The legal requirement to wear a face mask in England is expected to be scrapped from July 19.
Prime Minister Boris Johnson has said it will be a matter of “personal responsibility”, while transport operators and places such as shops are likely to decide their own policy on the issue.
– How are the rules on face masks changing?
Almost all the remaining Covid restrictions in England will be removed on July 19 if the Prime Minister confirms the move on Monday afternoon.
The legal requirement to wear a face covering is due to end but official guidance will say they should still be worn in some settings as a voluntary measure.
Vaccines minister Nadhim Zahawi said on Sunday: “The guidelines will be very clear on things like mask-wearing. There’s an expectation of people to wear masks indoors, in crowded places, on public transport.”
– What do scientists think?
The British Medical Association (BMA), which represents doctors, says there should be an “ongoing requirement” to wear a mask in enclosed public spaces, such as public transport, shops and healthcare settings.
Dr Mike Tildesley, from the University of Warwick and a member of the Scientific Pandemic Influenza Group on Modelling (Spi-M) group, said on Monday there had been “mixed messaging” over face masks from the Government, even in the last few days.
“I think it’s quite confusing actually for people to know what the right thing to do is,” he said. “I think all that we can do is take a sort of appropriate approach where we look at the situation and sort of weigh up the risk ourselves and I hope that enough people do that going forward that we don’t see a big surge.”
Other experts appear divided on whether people in England should be asked to continue to wear face masks after July 19.
Paul Hunter, professor in medicine at the University of East Anglia, said he thought lifting face mask restrictions was OK, though people who are vulnerable may wish to take extra care.
Meanwhile, Robert Dingwall, professor of sociology at Nottingham Trent University, said it makes sense to make them voluntary, adding: “The benefits of masks have always been uncertain because the quality of the evidence in both directions is so weak.”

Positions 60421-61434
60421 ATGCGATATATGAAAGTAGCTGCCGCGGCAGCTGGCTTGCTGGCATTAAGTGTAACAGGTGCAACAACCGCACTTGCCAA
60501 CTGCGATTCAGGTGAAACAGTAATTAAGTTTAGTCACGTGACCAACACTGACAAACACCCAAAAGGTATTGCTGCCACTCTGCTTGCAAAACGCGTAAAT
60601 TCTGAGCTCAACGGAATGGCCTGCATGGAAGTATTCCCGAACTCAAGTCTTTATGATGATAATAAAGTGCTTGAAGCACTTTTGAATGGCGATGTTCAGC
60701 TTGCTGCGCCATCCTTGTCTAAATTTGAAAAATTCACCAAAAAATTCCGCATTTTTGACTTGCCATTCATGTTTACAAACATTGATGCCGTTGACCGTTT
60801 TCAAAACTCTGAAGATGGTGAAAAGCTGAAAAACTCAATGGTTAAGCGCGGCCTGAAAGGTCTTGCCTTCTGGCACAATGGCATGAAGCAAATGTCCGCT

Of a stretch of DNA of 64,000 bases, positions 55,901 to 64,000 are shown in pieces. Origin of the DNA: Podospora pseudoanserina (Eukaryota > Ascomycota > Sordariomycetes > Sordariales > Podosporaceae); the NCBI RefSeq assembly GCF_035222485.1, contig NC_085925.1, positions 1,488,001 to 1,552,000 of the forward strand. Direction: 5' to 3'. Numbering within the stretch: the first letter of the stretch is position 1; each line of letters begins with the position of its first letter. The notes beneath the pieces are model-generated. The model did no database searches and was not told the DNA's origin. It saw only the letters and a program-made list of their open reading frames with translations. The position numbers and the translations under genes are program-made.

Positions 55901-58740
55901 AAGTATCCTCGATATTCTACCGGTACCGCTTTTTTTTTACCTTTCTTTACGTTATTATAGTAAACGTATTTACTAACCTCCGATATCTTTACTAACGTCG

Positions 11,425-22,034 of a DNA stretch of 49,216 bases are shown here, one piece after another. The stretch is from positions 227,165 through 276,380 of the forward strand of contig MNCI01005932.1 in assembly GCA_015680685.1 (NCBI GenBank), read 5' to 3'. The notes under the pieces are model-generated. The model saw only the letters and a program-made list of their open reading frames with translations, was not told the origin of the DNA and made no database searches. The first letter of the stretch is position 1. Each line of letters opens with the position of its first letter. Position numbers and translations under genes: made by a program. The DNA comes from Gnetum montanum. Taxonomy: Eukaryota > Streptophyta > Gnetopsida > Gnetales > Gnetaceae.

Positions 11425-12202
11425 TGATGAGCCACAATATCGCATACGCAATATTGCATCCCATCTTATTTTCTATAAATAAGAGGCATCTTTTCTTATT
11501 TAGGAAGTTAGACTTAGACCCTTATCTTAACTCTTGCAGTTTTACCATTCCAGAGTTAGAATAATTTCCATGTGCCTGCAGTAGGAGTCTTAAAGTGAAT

But Dr Laurence Aitchison, from the department of computer science at the University of Bristol, said: “Our research has shown mask-wearing reduces the spread of Covid-19 by around 25% if everyone wears them.”
– Is there more evidence on the benefit of face masks?
Yes. Research suggests that face coverings worn over the nose and mouth reduce the spread of coronavirus droplets from coughs, sneezes and speaking.
The main purpose is to protect others from Covid, but there is some evidence they also protect the wearer.
One Royal Society report last summer found that the use of cotton masks was associated with 54% lower odds of infection in comparison with the no-mask groups, when tested in a healthcare setting.
In another study, published in the Proceedings of the National Academy of Sciences, scientists calculated that wearing face coverings prevented more than 78,000 infections in Italy between April 6 and May 9 2020, and more than 66,000 infections in New York City over just a few weeks.
A report recently published by the Royal Society suggests that even basic homemade face coverings can reduce transmission if enough people wear them when in public.
The study, based on mathematical modelling, showed that if an entire population wore face coverings that were only 75% effective, it would bring the reproduction number (the R) from 4.0 to under 1.0, without the need for lockdowns.
– What do people need to know about wearing masks?
Ideally, face coverings should be made of multi-layers of high quality cotton.
People are advised to sanitise their hands before putting one on and removing it, and to wash masks daily.
When wearing a face covering, it should cover the mouth and nose, with no gaps.
Many experts believe face masks are better seen as part of a package of measures, which includes things such as social distancing.